I always try to create colours and shapes with my words, and this weekend I was able to see this come to life for the first time. The Duality Experiment brings together 25 writers and 25 artists, blind pairing them and asking the artist to create something based on a scribble, note, or piece of work that the writer has never published. I was selected as one of the 25 writers for the Melbourne Experiment, and I was absolutely blown away when I saw what artist Lauren Nicholson created from my words at the launch in Melbourne.
The words that I gave to the curator were very real and raw for me. I had penned them a few days before I received the invitation to be a part of the Experiment, and I immediately knew that I needed to use them. They were taken from a piece I had written solely for myself. While I often plan to publish things, the short story I wrote was not one of them. It was too painful, too scary, too close to share it and risk being misunderstood by the people around me.
These are the words I gave to the Experiment and the gorgeous artwork made from them.
“Speak from the fullness of the imagination I gave you, and from the flecks of light in your eyes.”
I knew people would ask me what inspired the words, and I struggled to figure out what and how to share it. So, I thought I’d shed a little light on it here. This phrase was written in a short story I wrote called “Tea with Jesus.” Yes, that is correct. Tea, as in the herbal infusion often placed in a small bag and dropped in a mug of boiling water. And Jesus, as in, well, Jesus.
I wrote the piece as a conversation. It was written in solitude, as I desperately came to God, trying to figure out something in my life which I had been struggling with for 12 years. Anxiety had made in nearly impossible to work out, and for years I had been fumbling in darkness and stretching for the light, trying to find the truth about who I really was. “Tea with Jesus” was the moment I came to God and decided that no matter what His answer would be, and no matter who I truly was, I was ready to hear the truth.
Unsurprisingly, I got my answer very early in the piece. But anxiety is hard to tame, so I asked God how I could to truly accept the truth and silence the anxiety that had sent me on a perpetual journey of confusion for over a decade. This is the phrase that came from that moment, and these are some of the words that give me strength when I begin to fall into the old routine of doubting who I truly am.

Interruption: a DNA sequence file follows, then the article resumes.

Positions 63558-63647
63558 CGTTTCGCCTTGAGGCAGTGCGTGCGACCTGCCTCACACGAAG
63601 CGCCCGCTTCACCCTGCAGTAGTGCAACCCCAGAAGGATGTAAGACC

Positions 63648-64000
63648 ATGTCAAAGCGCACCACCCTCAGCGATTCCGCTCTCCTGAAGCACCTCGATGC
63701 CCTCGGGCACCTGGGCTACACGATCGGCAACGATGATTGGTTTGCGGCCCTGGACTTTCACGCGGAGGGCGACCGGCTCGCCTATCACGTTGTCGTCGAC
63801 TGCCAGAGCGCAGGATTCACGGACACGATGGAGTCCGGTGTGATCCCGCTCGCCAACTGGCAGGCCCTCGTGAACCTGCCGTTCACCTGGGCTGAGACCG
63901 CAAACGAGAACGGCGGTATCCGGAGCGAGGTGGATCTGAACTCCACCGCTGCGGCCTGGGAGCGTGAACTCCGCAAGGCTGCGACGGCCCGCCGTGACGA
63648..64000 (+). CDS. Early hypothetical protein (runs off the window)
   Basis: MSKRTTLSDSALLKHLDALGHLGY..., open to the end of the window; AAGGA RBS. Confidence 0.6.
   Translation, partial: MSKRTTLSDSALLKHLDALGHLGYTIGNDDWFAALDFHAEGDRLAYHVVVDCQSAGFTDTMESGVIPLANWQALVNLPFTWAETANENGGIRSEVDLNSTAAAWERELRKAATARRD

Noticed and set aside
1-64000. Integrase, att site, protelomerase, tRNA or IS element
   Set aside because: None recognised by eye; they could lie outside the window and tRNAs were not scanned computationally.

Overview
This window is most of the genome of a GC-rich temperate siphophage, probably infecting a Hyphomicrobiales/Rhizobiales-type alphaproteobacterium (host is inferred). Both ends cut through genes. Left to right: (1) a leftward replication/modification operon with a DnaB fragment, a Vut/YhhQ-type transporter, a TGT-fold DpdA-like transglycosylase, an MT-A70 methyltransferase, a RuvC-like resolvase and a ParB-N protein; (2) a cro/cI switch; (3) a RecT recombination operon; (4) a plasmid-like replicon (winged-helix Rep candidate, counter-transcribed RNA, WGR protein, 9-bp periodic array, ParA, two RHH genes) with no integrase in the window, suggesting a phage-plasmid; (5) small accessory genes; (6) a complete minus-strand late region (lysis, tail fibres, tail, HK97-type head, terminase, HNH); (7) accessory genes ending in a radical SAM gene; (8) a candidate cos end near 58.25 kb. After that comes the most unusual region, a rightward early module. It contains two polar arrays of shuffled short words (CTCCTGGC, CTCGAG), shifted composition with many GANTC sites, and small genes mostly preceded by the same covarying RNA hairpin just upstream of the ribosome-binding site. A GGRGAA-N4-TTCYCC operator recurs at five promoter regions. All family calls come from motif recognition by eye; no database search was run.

When I saw the artwork that Lauren had created from the phrase, I was stunned that something so beautiful could come from the words that best chronicled my own brokenness. From the collage of people around a building which so resembled the tension and friction I feel between religiosity and authenticity, to the foliage representing growth and beauty that rested on top of it, urging me to rise above the doubt and insecurities.
The zebra was like a glimpse into the world of fantasy and beauty that act as my muse, and the girl who also resembled a creature on its back was me; fragile, yet strong. Choosing to rise above the deafening voices and bravely speaking these words of hope and love which formed a garden within me.
I cannot tell you how thankful I am to have been invited by Shannyn to contribute to Duality. To have my words placed alongside people I so respect and admire like Joel McKerrow and Lior was a dream, and the art was so moving.
It was terrifying to share my words with the world in the Experiment. I watched people stand and stare at them, using them as a springboard as they created their own interpretation of the artwork. For the first time, I was able to visibly see how words and art impact people, holding them for a moment and giving them the strength to enter the next one.
I was able to speak to a couple of people about my words. I struggled to explain what inspired them , but as soon as I told these strangers that they were my attempt at dealing with an anxiety disorder, I had a man open up and tell me about his own journey with anxiety. He also uses art to work through it, and it struck me that two very different strangers were bonded by their own stories.
I was also able to speak to the gentleman who brought the art. His love for it was extraordinary, and there was so much emotion in his demeanour as he explained what it meant to him. When I found out that he was a father, buying this painting because he wanted these words to be true for his daughter less than a year old, I understood why we write.
We write so that others don’t feel alone.
We write so that people are moved to move and express love.
We create art because it is the safest and most sacred way we know to express ourselves.
We share the fragments of our soul with others, because in moments like these, we remember that our art has never really been about us, it has always been about others.
Thank you to everyone who came out to Duality this weekend. It is a privilege to stand among so many writers and artists and call them my peers, and it is an even greater miracle to know that such beauty can come from the deepest, darkest parts of my story.